When Aidan was 2, he was sick with what I thought was just a chest cold. I noticed he was wheezing so I decided I'd better take him to the doctor. Our regular doctor was out of town, so he saw one I'd never met. He didn't even need to listen with a stethoscope, he saw Aidan's chest retracting and clearly heard the wheezing. Our doctor's clinic was connected to the hospital, so I again had the experience of a doctor scooping up my sick child and carrying him to the emergency room to be admitted. He was hospitalized for several days with severe bronchitis and on breathing treatments every 2 hrs around the clock, plus steroids and antibiotics. Sean was just a few months old at the time, and our heads were pretty foggy still, so it was a shock to be in the hospital with our "healthy" child.

I stayed with Aidan, pumping milk to send home with Doug for Sean, and fought tears while I tried to get Aidan to do the breathing treatments. He was terrified of the noise the machine made, and the mask, and of being restrained for 30 mins each time while taking the medication. I had respiratory therapist try to show me ways to tightly pin him in my arms so he wouldn't pull the mask off. It was so exhausting and painful. When he was well enough to go home, we had to continue breathing treatments with a portable nebulizer 4x a day. Luckily, it wasn't as loud as the hospital one. We managed to slowly get Aidan more comfortable with the treatments by using those times as our TV times. One Bob the Builder episode was long enough for one treatment. When we had to do them at night, I'd hold him and tell him a story to pass the time. He loved for us to tell him stories, real and make-believe, and it would distract him from the treatment because he couldn't hear my story if he was crying and fighting me. He decided to call it "getting special smoke" when he was a toddler and we still call it that.

So here we are, five years later, and he does them without a problem. He even asks for them when he is feeling bad. Our biggest struggle now is keeping his siblings from unhooking the tubing! As you can see, they decided this morning to play with the spare equipment and keep Aidan company during his treatment.

Saturday, November 7, 2009


Boy Howdy! What a surprise! Today the kids were out enjoying the gorgeous weather and playing in the backyard. Our next door neighbors were picking up branches in their yard and unearthed Woody No Boots! Sean was a bit stunned to see his old friend, but happy to have him back. I bet if they dig around a little more they might find New Woody that went AOL last summer.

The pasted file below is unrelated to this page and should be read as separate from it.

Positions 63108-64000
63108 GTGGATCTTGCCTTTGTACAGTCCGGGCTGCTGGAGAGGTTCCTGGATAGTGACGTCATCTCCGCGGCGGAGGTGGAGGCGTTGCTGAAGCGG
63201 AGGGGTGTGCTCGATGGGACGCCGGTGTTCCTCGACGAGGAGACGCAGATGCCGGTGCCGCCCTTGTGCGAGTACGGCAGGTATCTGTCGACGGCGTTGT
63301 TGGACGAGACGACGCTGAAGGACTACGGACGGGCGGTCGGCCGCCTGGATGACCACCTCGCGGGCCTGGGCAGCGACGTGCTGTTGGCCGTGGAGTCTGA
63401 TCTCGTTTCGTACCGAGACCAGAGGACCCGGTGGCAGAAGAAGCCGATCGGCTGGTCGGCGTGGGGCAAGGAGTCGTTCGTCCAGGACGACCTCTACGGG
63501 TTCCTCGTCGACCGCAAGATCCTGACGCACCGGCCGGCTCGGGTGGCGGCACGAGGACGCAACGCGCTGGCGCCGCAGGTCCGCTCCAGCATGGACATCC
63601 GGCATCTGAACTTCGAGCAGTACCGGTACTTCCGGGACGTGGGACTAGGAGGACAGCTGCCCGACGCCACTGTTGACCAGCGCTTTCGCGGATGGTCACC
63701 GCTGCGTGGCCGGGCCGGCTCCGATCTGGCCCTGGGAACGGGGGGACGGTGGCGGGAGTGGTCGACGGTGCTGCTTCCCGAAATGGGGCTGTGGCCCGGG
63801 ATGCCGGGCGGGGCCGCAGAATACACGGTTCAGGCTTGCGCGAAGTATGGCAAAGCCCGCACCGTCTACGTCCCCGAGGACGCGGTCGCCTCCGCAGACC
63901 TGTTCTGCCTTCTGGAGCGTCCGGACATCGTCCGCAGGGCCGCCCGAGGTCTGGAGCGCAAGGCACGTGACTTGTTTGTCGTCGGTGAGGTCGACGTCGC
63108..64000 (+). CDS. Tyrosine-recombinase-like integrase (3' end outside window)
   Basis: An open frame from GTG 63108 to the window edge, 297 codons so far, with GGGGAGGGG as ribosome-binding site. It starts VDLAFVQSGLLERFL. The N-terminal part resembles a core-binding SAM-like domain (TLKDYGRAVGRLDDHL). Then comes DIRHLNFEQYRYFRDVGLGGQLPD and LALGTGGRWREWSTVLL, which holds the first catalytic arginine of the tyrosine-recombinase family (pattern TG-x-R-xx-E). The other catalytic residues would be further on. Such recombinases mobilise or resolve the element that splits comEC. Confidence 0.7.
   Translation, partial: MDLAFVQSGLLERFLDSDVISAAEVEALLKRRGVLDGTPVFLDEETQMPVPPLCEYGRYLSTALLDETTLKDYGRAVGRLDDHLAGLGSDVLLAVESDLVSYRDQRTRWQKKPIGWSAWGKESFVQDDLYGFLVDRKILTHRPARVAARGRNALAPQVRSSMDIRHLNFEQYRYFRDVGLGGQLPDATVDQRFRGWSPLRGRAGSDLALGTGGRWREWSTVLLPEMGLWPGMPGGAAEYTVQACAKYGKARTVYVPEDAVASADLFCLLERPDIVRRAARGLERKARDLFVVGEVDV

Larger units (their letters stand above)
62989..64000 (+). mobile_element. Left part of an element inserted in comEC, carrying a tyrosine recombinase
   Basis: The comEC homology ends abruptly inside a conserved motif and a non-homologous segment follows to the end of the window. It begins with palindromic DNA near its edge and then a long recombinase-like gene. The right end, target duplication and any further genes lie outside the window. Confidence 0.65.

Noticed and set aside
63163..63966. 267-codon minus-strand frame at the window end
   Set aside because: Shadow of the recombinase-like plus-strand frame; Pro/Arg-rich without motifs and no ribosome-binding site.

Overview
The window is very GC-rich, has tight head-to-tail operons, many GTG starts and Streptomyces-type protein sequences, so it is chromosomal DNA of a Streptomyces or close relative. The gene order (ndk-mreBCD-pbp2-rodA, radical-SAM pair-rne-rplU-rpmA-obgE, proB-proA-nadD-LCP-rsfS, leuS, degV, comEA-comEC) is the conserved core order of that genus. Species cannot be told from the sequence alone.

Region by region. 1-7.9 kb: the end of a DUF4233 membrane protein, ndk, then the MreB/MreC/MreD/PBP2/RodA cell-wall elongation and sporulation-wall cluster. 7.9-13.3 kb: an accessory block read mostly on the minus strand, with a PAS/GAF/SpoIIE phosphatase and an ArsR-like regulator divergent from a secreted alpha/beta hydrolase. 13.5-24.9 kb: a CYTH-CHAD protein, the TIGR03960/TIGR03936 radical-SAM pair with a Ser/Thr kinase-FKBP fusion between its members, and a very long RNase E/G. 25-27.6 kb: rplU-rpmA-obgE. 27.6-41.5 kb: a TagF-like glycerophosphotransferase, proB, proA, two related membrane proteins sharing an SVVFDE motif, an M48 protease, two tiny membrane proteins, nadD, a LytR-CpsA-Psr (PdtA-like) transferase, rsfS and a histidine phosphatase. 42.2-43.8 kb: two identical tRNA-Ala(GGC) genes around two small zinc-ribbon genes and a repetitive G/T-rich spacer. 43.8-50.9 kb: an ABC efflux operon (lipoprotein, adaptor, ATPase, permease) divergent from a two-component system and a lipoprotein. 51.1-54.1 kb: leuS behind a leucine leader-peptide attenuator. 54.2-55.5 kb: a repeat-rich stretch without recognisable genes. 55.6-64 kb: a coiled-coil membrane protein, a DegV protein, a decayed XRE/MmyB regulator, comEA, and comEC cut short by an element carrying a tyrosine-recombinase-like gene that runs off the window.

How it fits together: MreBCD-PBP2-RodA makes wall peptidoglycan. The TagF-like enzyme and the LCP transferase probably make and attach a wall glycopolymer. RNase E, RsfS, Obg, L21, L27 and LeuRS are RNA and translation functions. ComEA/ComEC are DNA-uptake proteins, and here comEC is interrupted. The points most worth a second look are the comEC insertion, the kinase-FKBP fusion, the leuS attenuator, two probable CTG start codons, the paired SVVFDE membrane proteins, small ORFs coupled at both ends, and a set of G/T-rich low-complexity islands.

Sunday, November 1, 2009

A Halloween KISS

We started our celebration with pumpkin carving. Usually, this means mommy does the cutting and tries to get the boys to help scoop out pumpkin seeds. This year, Doug did one and I did one. The boys messed around with the pumpkin seeds a bit, but then decided it was entirely too gross. :P

Finally, it was time to get everyone dressed to trick-or-treat. The costumes I spent the week making turned out great, I think. :) I had guidance from my KISS fan husband and the KISS costume fan site. Aidan's Gene Simmons'costume is circa 1974 and Sean's Ace Frehley costume is circa 1975. The important part was that the boys LOVED them and had so much fun wearing them. Doug did the make up, while I dressed them and did the wig hairstyles.

When I took Aidan with me to buy his boots (which I found in the girls' clothing department) he had a moment of doubt. He loved the rock boots, but asked me why they were in a box with a girl on it and why they had hearts on the soles. My answer, "Because these boots mean you love to ROCK!" When we went through the check out, the mother-teen daughter behind us said, "those are cool boots!" I replied, "thanks, they're his" pointing to Aidan. They said, "Really?" He proudly told them, "Yep, I'm going to be Gene Simmons for Halloween!" LOL

Ella dressed as a little Pumpkin' Rocker and looked cute as can be. Unfortunately, she decided to take a dive off the front steps seconds after I took her photo and ended up with a big scrape on her face. I told Doug she got rough in the mosh pit. Poor sweetie!

Our first stop trick-or-treating was a church Trunk-or-Treat, where people had no idea what the costumes were. We got several, "You are scary little girls!" Oh boy!

I threw together a Groupie costume to wear with them and Doug carried the camera around as our paparazzi. Ella and I went along for a few stops, then stayed home to hand out candy. Sean lasted till about 7:15, Aidan and Doug finally came home at 9.